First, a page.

What Is Low Intensity Steady State Training?

 


Low Intensity Steady StateThese days, hardcore workouts seem to be the “in” thing. Take a look through almost any fitness magazine, and you’ll see seemingly endless variations of crazy circuits, HIIT (high intensity interval training), and other difficult training that leaves you in a pool of sweat and fatigue. However, there was a time when low intensity steady state training ruled the day. And it very well may be the case that low intensity steady state training should still be a big part of your routine.

What Is Low Intensity Steady State Training?

Low intensity steady state training is essentially just doing light and easy cardio. How light and easy? According to Alex VanHouten (National Development Specialist and Master Trainer at Life Time Fitness Centennial near Denver, CO), it’s when you’re doing any sort of cardio activity at a consistent 50-60% of your maximum heart rate for longer durations.

So if high intensity interval training would be short, hardcore bouts of work on the rower, sprinting, or doing burpees; low intensity steady state training would be jogging, going easy on the bike or elliptical, or even going for a moderately fast-paced walk for 45-60 minutes.

What are the Benefits of Low Intensity Steady State Training?

Although it’s fallen out of favor in many circles with the rise in popularity of high intensity interval training, low intensity steady state workouts have many benefits that shouldn’t be ignored. Firstly, they aren’t nearly as hard on you as HIIT can be. HIIT, while effective, can easily lead to overtraining and / or burning out the CNS (learn more about CNS fatigue here). Lower intensity work is much less likely to cause either.

The lower intensity work is also great for burning calories. HIIT is often thought of as a superior fat loss tool because of the calories you continue burning after your workout is over. However this isn’t as much of the case as you might think.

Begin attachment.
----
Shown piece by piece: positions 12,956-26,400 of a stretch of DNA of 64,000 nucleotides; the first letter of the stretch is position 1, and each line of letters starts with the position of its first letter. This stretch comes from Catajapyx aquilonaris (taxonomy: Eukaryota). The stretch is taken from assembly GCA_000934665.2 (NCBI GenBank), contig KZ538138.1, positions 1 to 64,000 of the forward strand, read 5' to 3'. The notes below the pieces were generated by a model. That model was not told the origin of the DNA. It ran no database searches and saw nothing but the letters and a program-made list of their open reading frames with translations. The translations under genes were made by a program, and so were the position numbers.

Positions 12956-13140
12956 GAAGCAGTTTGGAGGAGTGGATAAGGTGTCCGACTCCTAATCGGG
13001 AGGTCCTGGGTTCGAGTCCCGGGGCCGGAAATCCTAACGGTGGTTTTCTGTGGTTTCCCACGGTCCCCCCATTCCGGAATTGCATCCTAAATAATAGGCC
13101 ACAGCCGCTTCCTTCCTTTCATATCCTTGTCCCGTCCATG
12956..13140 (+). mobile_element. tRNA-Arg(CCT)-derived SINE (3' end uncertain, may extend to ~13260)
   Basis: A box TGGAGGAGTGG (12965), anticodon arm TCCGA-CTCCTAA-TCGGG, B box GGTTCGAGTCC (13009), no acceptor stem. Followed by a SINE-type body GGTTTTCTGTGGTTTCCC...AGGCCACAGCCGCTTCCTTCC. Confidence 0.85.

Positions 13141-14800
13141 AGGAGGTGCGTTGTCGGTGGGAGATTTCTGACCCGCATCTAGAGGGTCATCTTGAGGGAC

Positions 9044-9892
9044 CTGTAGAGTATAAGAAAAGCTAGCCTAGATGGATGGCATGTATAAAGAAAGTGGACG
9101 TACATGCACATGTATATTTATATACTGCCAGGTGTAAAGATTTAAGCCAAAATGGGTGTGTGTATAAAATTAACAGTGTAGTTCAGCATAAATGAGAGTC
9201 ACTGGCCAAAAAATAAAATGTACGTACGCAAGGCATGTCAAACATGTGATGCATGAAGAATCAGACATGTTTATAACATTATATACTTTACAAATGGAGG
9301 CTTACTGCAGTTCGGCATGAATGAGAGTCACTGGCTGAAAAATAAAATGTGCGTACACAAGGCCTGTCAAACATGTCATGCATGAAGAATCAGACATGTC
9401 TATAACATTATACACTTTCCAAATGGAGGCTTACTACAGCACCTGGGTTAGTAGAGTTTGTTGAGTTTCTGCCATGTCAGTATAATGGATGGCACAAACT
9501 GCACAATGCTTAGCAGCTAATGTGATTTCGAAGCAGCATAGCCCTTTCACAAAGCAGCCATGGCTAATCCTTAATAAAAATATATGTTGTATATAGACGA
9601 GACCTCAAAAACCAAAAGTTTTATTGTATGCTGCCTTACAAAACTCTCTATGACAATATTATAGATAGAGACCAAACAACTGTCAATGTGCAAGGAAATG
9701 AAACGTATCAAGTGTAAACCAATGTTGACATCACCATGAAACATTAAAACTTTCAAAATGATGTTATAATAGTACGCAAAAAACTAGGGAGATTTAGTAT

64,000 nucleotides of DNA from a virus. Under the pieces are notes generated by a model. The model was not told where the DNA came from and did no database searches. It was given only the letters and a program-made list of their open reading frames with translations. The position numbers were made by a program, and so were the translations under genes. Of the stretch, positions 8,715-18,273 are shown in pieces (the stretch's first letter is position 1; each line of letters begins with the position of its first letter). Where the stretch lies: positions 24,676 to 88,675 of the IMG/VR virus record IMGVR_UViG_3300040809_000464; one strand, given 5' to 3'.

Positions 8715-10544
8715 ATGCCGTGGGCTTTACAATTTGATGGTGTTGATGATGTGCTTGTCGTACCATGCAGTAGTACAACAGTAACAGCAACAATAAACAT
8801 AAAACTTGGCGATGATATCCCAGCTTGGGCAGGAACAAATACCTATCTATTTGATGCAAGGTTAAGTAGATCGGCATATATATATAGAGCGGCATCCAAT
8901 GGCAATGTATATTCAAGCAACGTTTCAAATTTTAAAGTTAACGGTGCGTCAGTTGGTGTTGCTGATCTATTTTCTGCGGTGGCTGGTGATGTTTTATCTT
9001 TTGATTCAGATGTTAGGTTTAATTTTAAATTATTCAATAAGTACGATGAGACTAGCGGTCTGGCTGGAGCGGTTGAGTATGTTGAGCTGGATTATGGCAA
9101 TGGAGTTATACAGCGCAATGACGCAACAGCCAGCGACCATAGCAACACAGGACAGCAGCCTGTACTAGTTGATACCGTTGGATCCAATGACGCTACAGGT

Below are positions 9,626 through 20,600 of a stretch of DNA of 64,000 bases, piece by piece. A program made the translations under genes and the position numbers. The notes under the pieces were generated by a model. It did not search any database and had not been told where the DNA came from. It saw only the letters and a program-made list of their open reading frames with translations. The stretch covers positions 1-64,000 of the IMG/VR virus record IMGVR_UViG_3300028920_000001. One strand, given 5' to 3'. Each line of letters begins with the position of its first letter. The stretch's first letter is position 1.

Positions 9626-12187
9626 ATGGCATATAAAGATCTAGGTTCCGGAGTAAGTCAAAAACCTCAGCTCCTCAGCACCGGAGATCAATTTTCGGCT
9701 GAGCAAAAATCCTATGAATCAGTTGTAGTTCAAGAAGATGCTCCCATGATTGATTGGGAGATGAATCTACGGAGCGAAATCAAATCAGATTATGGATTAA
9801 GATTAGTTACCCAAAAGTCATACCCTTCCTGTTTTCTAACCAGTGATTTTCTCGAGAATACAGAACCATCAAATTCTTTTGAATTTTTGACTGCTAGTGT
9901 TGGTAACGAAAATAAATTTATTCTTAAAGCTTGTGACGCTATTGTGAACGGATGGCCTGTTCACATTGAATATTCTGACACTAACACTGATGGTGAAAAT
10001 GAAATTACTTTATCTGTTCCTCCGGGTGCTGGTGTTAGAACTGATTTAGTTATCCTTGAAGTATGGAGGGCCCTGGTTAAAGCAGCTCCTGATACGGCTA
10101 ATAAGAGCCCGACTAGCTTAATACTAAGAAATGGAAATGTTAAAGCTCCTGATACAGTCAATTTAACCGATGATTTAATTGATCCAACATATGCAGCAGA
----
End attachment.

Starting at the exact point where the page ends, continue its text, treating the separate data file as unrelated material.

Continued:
Calories continue being burned because of EPOC – excess post-exercise oxygen consumption. According to the Journal of Sports Sciences, HIIT continues to burn an additional 14% of calories after your workout is over. So if your session burned 300 calories, you’d continue to burn an additional 42 calories over the next 18-36 hours.

However, research shows that low intensity steady state cardio has an EPOC of 7%. While this is only half of what it is for HIIT, remember that low intensity workouts tend to burn way more calories because they’re longer. In fact, when you combine EPOC calories and calories burned during the workout itself, the cumulative total is almost assuredly going to be higher with the lower intensity sessions.

Low intensity steady state work is also pretty much impossible to do incorrectly. Interval training has to be done pretty much as hard as possible in order to elicit the proper physiological response. This means that if you don’t perform it intensely enough, you simply just won’t get that much out of it. However, with low intensity steady state training, as long as you’re putting the work in, you’ll get results.

Should You Only Do Low Intensity Steady State Workouts?

While low intensity steady state work is definitely important, it shouldn’t make up your entire routine. A well-rounded program would combine training of various modalities and intensities in order to provide results across a broad spectrum. That being said, you don’t want to underestimate the effectiveness of slow, easy aerobic cardio.

It might seem old school to jog, hop on the bike, or even just walk at a low intensity steady state pace. However, that doesn’t mean it doesn’t still work. It burns a good number of calories (both during and after your workout), is easier on the body, isn’t as likely to lead to overtraining, and is almost impossible to do incorrectly. Take a measured approach, balancing it with HIIT, and you should be quite pleased with the results.